It’s been a mixed year

Last time I posted, back in July last year, I mentioned an ankle injury that I had aggravated  Unfortunately, that ankle injury stayed with me most of the summer, being succeeded only by a hip injury in September, which lasted until December when it randomly transferred over to my other hip and became a lot more painful. Are the three related? I’d kind of like to think so – either that or I’ve just been tainted with bad luck for the better part of a year now.

Regardless, however, I’ve managed to get a lot of very good days out in the fells here and abroad, my only limitations being that I struggled with anything long distance and I haven’t been able to run at all. Fortunately a brief spell between injuries coincided with a trip to the Swiss Alps.

Arrola, Valais Alps (August 2012)

Over our two weeks in Arolla (Valais Alps), we managed four summits in a spell of fantastically settled weather. They were: Mt Brulé (PD-);  Tete Blanche (F); Pigne d’Arolla (F) and; Mont Blanc de Cheilon (PD). The fantastic views and breathtaking climbs we did were only slightly marred by appalling quality rock, a nocturnal Beast stealing our food whilst we were at bivis and our ice axes getting lost on the Eurostar. Oh, and being struck by lightening on one of the rainier acclimatisation days…

Bivying below the Bertol Hut. Taking my summer sleeping bag was definitely a mistake on this sub-zero night.

The summit of Tete Blanche (left), The Matterhorn and Dent d’Herens (right) from a subsidiary summit of Tete Blanche.

My favourite day was when Lorna and myself tackled Mont Blanc de Cheilon via the Voie Normale, whilst Calum and Jim went for the trickier AD-rated traverse. After a horrible scree-covered ice slope up to the Col de Cheilon, we gained a fantastically exposed ridge (described as the SW ridge). As the sun rose, we worked our way over pinnacles, up chimneys and along the crest, admiring the extensive views over the Valais area, all the while hooking slings over spikes and taking belays where necessary. The technical difficulties were minimal, probably UIAA II at most, but the exposure made it seem much more daunting. The next section of the route I can only, and honestly, described as the worst slope I have ascended in my life – imagine a scree slope littered with so many boulders that you end up with a moderately-graded scramble, but with all the looseness of a scree slope. Every move had to be careful and precise, and every rock tested for stability before trusting in the slightest. The only thing that made it worse was the knowledge that we’d have to descend the same slope later in the day. A broad snow slope took us up to a final ridge, which was of much better quality rock and even more exposed than the first ridge, probably coming in at around British grade II scrambling. This took us to the summit, and after admiring the views for a good while, we retraced our steps and prepared to do battle once more. Unfortunately, the horror-slope hadn’t disappeared as I was hoping, and as expected it was much worse on the way down, and took us a good few hours to move a few hundred metres. We eventually arrived back at the campsite nearing 6pm, 14 hours after we set off. Whilst the scree slope did put a negative aspect on the day, the quality of the other ridges and the sense of achievement after conquering the mountain more than made up for any of this negativity.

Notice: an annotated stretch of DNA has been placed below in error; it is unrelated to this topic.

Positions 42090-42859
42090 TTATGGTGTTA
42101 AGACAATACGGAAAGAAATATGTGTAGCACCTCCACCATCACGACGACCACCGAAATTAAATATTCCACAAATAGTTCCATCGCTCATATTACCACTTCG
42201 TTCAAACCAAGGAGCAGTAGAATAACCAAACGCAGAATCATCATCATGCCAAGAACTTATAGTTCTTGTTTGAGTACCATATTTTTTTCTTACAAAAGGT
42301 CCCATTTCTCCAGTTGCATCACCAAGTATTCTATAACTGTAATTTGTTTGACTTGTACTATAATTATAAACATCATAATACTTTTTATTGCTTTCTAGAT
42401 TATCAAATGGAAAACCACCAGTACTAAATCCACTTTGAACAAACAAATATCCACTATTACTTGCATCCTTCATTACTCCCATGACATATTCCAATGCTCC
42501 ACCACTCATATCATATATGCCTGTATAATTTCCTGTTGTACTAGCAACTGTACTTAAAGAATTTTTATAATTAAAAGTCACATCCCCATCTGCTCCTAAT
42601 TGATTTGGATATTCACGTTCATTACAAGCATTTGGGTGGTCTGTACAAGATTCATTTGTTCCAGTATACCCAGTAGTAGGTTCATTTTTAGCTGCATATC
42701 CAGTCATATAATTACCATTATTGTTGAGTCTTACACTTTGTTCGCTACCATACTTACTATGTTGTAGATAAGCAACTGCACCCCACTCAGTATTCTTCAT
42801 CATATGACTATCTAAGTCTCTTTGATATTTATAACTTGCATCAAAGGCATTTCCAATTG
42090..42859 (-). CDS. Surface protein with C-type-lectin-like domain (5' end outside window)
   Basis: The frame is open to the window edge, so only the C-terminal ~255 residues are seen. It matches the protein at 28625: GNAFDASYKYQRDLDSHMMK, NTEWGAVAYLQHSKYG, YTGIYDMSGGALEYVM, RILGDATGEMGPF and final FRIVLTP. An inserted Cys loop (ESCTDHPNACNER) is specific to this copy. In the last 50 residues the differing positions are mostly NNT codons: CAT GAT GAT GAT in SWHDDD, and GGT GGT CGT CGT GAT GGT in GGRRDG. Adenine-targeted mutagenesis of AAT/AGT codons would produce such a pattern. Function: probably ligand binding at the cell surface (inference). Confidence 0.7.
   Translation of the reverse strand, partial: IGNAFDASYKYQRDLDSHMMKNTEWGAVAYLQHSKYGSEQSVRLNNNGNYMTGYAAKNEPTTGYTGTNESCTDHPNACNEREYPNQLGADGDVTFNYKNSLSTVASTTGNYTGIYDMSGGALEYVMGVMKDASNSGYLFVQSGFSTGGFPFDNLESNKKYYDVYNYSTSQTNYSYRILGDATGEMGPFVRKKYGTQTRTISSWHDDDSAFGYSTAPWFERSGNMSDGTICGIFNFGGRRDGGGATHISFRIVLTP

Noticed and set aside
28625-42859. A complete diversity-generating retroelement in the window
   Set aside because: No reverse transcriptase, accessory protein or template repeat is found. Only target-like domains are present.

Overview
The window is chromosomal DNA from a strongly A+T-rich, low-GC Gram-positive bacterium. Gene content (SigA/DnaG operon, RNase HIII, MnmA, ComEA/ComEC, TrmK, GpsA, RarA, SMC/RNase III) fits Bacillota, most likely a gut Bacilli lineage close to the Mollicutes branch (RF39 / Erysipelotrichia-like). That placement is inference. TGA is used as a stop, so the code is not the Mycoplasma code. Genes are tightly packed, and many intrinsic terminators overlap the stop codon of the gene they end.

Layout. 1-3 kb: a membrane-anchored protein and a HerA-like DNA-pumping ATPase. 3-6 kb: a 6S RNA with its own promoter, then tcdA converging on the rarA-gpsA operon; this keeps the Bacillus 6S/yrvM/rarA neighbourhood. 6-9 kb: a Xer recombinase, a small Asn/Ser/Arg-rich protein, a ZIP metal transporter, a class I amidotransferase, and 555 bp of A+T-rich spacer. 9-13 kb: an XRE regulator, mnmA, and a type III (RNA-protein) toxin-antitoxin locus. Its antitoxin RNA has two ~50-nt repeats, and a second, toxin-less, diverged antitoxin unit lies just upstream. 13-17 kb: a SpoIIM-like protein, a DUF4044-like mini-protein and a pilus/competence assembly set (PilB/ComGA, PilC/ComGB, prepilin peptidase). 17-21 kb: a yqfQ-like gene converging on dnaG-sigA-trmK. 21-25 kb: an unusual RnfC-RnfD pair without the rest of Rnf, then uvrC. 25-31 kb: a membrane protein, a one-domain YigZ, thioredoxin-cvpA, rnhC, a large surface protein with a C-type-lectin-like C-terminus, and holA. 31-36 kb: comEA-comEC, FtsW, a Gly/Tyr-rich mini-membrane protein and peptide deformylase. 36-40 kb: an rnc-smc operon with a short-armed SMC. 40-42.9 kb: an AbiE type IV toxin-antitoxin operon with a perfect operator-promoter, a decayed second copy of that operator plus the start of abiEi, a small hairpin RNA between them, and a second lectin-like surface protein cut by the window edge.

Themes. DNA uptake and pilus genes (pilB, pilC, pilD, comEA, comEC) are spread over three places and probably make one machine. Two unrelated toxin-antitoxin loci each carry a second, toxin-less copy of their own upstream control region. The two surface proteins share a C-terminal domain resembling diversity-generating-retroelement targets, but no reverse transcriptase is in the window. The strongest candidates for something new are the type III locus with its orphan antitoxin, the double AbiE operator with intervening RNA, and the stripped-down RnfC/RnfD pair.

Myself near the summit of Mont Blanc de Cheilon

On our final day in the valley, we walked to Lac Bleu and went in search of the Satarma Needle, a spectacular needle of rock protruding from the forest. The climbing was easy (UIAA II+) and the route well-bolted, but the position made up for this.

The Satarma Needle from the high-level route back to Arolla

The rest of the summer

There was a short period when we got back from the Alps when I was uninjured, and in that time I managed a trip to the Edale and Stannage Edge with Lorna, and also a sunny weekend in Rhyd Ddu for Darren’s birthday.

Groundslow Knoll in Edale – one of my favourite places in Britain. September 2012.

Brilliant weather on the Nantle Ridge, September 2012.

Back at uni

I started my PhD at Lancaster University in October, and of course carried on going out with the Hiking Club. The most memorable trip for me last term was to Grasmere, where we made the most of some early-season snow to traverse Striding and Swirral Edges, which were both in almost perfect Alpine condition. The lighting that day was stunning, with the reds and golds of autumn contrasting vividly again the pristine white of new snowfall.

Near the summit of Helvellyn, November 2012.

Fingers crossed, my hip is on the mend. I’ve been to see the physio and have a list of exercises to do, and so with a bit of luck I’ll be up and running (hopefully literally) in the next few months! Hopefully it’ll be in time to make the most of the new snow the country has seen this week.